By Marissa Fratoni, Holistic Nurse
Stigma is discrimination based in disapproval for a group’s perceived differences. It tends to be steeped in misunderstanding and prejudice. Stigma is something that most cannabis users face at some point, simply because they choose to use a substance that has stood on the outskirts of counterculture for the last eighty years for racist and political reasons, not because it was ever a public health issue.
As cannabis prohibition comes to an end the world over, stigma still exists amongst certain groups. Arguably, the most stigmatized group of all cannabis consumers and enthusiasts are mothers. Why? For one thing, most mothers have been criticized for their parenting practices and decisions. In fact, according to a poll conducted by the C.S. Mott Children’s Hospital at the University of Michigan, six in ten mothers of children ages 0-5 have been criticized about their parenting skills in some way, shape, or form. Breastfeeding, formula feeding, cloth diapering, disposable diapering, discipline, sleep training, co-sleeping, bedsharing, diet, lifestyle, homeschool, no-school, public school. Anything related to the care, feeding, and nurturing of children could become a topic of criticism. So it’s really no surprise that moms who choose to use cannabis face stigma and criticism, sometimes in extreme ways.
Stereotypical stoner image clashes with that of the good mom
Ask anyone to conjure up thoughts of a person who consumes cannabis and most will respond with some fairly stereotypical imagery. Cheech and Chong-like characters surrounded by clouds of smoke with squinty, red-tinted eyes and permanent grins splashed on their faces. These characters are completely devoid of any motivation to do anything other than consume more weed or eat junk food. They are entirely intoxicated and impaired, unable to complete important tasks and function optimally.
Now conjure up the image of a “good” mother. Moms are held to high standards of functionality. The variables that define a good mom are numerous and subjective, but in most cases, good moms are fully committed to their family’s needs. They are excellent jugglers who keep all of the balls in the air, thereby maintaining the peace, calm, and functioning of their well-kept households and equally well-kept children.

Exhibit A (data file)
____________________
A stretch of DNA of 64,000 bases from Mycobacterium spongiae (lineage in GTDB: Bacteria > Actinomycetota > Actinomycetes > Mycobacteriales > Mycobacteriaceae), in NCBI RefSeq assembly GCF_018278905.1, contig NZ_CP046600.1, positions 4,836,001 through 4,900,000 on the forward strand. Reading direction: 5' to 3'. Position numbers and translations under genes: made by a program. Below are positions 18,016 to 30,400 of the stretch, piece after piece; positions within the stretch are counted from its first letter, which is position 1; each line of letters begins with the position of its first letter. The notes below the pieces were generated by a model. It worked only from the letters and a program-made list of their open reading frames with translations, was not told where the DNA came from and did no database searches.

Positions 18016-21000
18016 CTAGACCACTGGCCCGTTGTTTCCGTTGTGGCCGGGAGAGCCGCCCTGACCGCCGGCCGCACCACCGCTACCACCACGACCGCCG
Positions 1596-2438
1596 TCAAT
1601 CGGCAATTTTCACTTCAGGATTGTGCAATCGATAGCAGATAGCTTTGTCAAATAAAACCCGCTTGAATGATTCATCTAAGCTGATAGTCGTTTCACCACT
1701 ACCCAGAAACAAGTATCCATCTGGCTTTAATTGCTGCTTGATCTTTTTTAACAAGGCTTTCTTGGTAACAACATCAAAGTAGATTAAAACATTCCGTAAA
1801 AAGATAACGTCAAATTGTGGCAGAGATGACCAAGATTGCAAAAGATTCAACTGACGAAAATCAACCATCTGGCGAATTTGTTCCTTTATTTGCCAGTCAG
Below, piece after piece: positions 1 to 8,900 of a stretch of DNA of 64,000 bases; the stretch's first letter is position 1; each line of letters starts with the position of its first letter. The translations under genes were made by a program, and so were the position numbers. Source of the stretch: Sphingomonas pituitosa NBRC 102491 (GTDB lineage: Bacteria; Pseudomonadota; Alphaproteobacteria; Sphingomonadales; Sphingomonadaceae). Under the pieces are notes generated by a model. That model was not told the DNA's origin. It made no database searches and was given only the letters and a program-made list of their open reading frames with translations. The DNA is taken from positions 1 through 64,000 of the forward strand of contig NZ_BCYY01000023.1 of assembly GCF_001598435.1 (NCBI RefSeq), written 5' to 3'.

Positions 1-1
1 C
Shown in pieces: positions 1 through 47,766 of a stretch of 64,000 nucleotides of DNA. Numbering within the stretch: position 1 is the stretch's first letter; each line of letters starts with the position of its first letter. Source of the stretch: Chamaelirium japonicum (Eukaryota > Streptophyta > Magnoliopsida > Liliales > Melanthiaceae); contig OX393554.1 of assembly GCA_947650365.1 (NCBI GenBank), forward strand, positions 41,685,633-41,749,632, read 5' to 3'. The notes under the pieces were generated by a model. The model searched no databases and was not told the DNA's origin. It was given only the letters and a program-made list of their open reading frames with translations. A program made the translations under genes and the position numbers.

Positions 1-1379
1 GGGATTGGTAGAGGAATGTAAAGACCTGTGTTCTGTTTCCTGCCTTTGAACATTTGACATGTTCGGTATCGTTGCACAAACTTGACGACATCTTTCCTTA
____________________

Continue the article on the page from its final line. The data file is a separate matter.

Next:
Jumping off of that lofty image of the good mom, well-kept home and children and all – it’s relatively easy for some people to have a difficult time understanding how a mom could function well, meet the needs of her family, and also happen to consume cannabis whether it be medically, therapeutically, or recreationally. After all, stoners don’t get anything done, and they certainly don’t have the awareness needed to maintain the health and safety of children. At least, that’s what the stigma says.
Banish the stigma – good moms do consume cannabis
You’ll find them on social media, supporting other moms through criticism and challenging decisions. You’ll see them taking their kiddos to the library for early learning time, or to the park so their kids can run, breathe in fresh air, and learn about all of the flying, furry, and feathered creatures that live there. You’ll find them pulling nutrient-dense meal recipes for kids off of Pinterest, and trading at home-activity ideas for rainy day fun with other so-called “good” moms. You may also find them consuming cannabis discreetly to treat any number of symptoms they are struggling with, ranging from pain to PMS to anxiety and depression. Their goal is to feel better, not to be high or impaired. Or you may also find them tucking in their kids at night after reading a book or two, and then slipping out to the porch for an evening puff instead of a glass of wine.
So what’s the problem with stigma?
For all people who are raising children, the notion that it takes a village is very true. Every mother depends on her village to help her as she raises her children in some way. But stigma is isolating. It harms the very people who rely on their villages to raise healthy children who grow into healthy adults. Harming mothers — the typical primary caregivers for the next generation of human beings since the beginning of time — hurts all of us. It’s time we rise above stigmas like this for the benefit of each other and the benefit of our fellow humans. Support good moms who consume cannabis. It’s not that difficult.